The most obvious thing is the now completely accepted disparity in street
clearing services as between road and sidewalk.
If you are in a car salting of otherwise frozen highways in cold weather is
usually adequate but clearing of sidewalks except in the foyer and car park
areas of shopping centres and city centre pedestrian areas is minimal to
non-existent. The citizen exiting a snout house to their car need only salt
a few metres or less (if in their garage) of iced driveway to get into their
car and onto the salted road.
If you wish or have to walk only the agile with the right footwear for icy
surfaces can go out without risking a fall onto hard surfaces because the
sidewalks will be snowed and - worse - filmed with ice. Conditions are only
marginally better for cyclists. Once you are on a salted surface you are
fine but in the meantime a prioritised policy of salting the busier roads
means the routes a cyclist would prefer as being freer of car born traffic
are often next to impassable on a bicycle because they are so slippery.
A car may have some difficulty on such surfaces but as long as the driver
goes slowly they need suffer no serious risk of a bump or personal fall.
Gritting policy is heavily oriented in favour of the carborn and the places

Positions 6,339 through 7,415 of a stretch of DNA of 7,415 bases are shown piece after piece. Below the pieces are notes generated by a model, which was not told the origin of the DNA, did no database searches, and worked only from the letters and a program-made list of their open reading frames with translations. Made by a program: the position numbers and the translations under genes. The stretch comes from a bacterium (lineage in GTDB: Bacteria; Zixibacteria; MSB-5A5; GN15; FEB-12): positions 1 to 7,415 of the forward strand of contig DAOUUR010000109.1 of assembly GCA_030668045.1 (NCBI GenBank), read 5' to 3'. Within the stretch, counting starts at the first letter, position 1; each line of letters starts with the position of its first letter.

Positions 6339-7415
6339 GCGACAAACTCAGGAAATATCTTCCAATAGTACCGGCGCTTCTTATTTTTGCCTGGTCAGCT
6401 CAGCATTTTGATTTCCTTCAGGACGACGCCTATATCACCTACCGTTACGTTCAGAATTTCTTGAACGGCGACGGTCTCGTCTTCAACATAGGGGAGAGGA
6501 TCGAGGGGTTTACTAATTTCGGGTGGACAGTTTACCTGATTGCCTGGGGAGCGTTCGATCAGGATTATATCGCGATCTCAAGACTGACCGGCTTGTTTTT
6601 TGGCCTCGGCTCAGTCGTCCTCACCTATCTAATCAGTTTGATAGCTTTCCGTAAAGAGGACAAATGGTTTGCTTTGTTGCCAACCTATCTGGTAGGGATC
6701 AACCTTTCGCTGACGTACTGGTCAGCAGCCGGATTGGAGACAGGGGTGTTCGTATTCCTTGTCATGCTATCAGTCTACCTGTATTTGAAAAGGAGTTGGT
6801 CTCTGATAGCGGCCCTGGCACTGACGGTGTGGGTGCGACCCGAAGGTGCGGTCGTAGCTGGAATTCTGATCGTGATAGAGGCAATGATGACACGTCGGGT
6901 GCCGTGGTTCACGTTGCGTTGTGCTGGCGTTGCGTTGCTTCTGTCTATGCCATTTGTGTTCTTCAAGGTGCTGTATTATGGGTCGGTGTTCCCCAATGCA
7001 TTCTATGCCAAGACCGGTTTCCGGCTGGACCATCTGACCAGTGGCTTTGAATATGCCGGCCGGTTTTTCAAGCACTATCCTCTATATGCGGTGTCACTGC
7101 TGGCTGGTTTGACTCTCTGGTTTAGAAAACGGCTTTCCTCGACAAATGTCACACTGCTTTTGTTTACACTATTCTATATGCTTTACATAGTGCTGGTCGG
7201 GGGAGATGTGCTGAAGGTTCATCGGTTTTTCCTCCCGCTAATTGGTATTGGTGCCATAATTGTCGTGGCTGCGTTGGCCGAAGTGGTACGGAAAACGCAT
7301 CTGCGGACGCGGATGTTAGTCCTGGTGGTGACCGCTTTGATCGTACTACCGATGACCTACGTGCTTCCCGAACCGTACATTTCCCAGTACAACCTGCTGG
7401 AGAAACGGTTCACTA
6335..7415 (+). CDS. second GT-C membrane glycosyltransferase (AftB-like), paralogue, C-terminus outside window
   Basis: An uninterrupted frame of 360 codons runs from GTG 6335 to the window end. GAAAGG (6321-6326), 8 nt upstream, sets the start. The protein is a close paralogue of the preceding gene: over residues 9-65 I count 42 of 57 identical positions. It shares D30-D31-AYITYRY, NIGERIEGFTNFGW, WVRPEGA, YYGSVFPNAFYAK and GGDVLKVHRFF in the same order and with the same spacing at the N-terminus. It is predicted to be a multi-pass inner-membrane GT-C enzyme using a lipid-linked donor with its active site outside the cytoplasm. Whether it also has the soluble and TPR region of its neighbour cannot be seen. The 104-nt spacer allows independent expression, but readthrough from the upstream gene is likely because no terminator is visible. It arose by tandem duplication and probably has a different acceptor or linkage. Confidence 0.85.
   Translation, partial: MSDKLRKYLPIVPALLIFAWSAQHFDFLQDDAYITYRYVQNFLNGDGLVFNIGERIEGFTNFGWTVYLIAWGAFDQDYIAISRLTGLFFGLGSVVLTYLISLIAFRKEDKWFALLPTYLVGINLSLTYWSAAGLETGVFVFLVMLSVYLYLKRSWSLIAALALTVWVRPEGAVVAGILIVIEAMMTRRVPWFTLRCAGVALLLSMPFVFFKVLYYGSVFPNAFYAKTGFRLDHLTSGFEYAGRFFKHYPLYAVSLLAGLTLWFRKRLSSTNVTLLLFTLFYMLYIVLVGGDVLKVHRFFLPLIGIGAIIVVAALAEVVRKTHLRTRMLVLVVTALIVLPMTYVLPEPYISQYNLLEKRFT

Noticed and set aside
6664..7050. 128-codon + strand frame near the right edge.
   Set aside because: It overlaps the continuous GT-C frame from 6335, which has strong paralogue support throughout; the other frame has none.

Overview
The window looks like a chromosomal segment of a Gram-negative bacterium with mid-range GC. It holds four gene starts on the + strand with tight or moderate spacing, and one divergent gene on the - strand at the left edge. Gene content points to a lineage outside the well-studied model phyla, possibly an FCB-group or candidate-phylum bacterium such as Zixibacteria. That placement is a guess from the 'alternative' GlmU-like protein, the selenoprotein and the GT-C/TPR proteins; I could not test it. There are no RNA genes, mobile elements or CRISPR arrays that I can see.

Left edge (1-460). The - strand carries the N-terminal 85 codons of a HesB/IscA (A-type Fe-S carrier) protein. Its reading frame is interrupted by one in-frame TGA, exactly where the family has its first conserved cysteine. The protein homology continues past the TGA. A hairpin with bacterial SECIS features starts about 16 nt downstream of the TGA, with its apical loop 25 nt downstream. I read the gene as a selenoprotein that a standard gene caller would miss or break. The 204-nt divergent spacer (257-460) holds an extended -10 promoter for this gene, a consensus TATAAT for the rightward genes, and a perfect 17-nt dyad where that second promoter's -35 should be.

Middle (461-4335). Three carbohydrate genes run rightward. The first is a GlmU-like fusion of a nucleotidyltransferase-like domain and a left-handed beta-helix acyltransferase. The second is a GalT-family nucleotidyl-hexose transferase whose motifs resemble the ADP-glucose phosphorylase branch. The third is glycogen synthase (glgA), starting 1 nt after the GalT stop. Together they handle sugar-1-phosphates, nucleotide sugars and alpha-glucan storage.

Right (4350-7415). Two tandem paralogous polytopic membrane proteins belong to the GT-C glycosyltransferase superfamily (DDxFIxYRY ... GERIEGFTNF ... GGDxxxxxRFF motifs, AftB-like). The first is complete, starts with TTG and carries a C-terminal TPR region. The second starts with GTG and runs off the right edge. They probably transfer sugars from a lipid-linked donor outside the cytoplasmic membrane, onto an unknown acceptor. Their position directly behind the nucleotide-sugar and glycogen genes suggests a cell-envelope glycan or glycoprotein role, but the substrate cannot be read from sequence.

they walk to from where they have parked their cars.
I have raised this matter before. Given the extra costs of salting (let
alone sweeping) sidewalks it was suggested to me that the problem would only
be solved by householders being responsible for salting the spaces outside
their properties - as is the case in several parts of the world (Germany?
some parts of USA? Forgive my ignorance). This could be fine and a matter of
pride in suburbia and where detached houses provide residence for a
relatively permanent population - but how could it work in inner city areas
of dense housing with a highly differentiated level of personal feelings of
responsibility for the space outside your home, or where there may be a high
proportion of disabled or elderly residents.
I could see a policy of the kind I'm describing working in our inner city
suburban road of fewer than 50 detached and semi-detached houses but I know
other streets where it would be very difficult to impose a sense of personal
and community responsibility for clearing sidewalks of ice and where
regularly replenished sand and salt tubs on corners would be the subject of
vandalism and flytipping. I am not saying it couldn't happen and in the long
rum I am optimistic. I could, for instance, imagine more inventiveness being
applied to mechanised sidewalk grit spreaders on the same principle as the
road grit spreaders.
Any more thoughts?
34 Beaudesert Road
Birmingham B20 3TG
00 44 121 554 9794
00 44 7775 655842
----- Original Message -----
Sent: Tuesday, January 01, 2002 3:41 PM
Subject: [carfree_cities] Frigid Carfree Cities
>let me challange the list to
>expend a few neurons in considering the challange of making a place like
>Regina carfree. Consider this. .......................
........., I would suggest a frigid carfree city would also
have (to protect the people walking in frostbite temperatures for
possibly up to 15 minutes):
-a system of skywalks, and/or
-a system of underground streets (Toronto is an excellent example)
-the metro system would definitely be underground (to protect the tracks
& to keep people warm while waiting)
Am I forgetting anything?